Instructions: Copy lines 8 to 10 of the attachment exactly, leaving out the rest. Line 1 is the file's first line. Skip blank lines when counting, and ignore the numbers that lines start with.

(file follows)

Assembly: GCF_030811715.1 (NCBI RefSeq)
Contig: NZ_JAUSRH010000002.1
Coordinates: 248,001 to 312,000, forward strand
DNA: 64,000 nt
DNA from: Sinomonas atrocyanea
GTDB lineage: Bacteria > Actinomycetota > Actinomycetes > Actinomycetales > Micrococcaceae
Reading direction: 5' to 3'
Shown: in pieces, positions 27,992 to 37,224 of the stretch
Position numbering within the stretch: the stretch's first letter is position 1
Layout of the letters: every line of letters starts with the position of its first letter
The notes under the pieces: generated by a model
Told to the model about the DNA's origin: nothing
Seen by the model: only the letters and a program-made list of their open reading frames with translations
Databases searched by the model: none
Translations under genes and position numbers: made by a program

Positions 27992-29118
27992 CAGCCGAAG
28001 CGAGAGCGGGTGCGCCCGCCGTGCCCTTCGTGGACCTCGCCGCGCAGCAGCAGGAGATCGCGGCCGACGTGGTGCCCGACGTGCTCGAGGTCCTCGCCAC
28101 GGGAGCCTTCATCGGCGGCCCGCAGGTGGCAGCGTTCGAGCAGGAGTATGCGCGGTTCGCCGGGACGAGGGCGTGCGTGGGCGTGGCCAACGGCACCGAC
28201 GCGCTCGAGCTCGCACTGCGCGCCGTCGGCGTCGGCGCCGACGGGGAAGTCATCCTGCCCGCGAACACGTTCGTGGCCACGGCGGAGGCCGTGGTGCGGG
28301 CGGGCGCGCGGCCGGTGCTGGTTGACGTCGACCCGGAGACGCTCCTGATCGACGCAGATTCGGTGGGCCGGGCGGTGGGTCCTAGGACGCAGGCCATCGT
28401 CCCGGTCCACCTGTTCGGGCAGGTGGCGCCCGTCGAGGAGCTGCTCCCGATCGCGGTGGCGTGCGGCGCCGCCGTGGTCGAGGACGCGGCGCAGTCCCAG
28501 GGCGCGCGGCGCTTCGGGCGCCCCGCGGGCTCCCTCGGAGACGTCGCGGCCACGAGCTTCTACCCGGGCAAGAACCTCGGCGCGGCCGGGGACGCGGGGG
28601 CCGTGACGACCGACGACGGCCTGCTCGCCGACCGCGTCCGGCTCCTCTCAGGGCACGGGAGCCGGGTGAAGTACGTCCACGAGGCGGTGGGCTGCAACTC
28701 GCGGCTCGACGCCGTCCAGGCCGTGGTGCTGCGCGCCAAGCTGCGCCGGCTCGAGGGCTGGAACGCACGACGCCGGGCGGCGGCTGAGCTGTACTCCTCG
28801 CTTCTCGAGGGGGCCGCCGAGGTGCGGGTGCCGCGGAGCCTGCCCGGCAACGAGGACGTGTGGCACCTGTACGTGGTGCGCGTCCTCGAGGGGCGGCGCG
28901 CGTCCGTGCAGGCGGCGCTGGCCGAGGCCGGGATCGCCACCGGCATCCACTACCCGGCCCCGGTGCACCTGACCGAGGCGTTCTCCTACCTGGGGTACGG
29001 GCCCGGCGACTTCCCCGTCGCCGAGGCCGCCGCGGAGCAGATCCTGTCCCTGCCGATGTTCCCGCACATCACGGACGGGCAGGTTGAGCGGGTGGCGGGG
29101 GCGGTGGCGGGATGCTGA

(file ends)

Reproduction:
Shown: in pieces, positions 27,992 to 37,224 of the stretch
Position numbering within the stretch: the stretch's first letter is position 1
Layout of the letters: every line of letters starts with the position of its first letter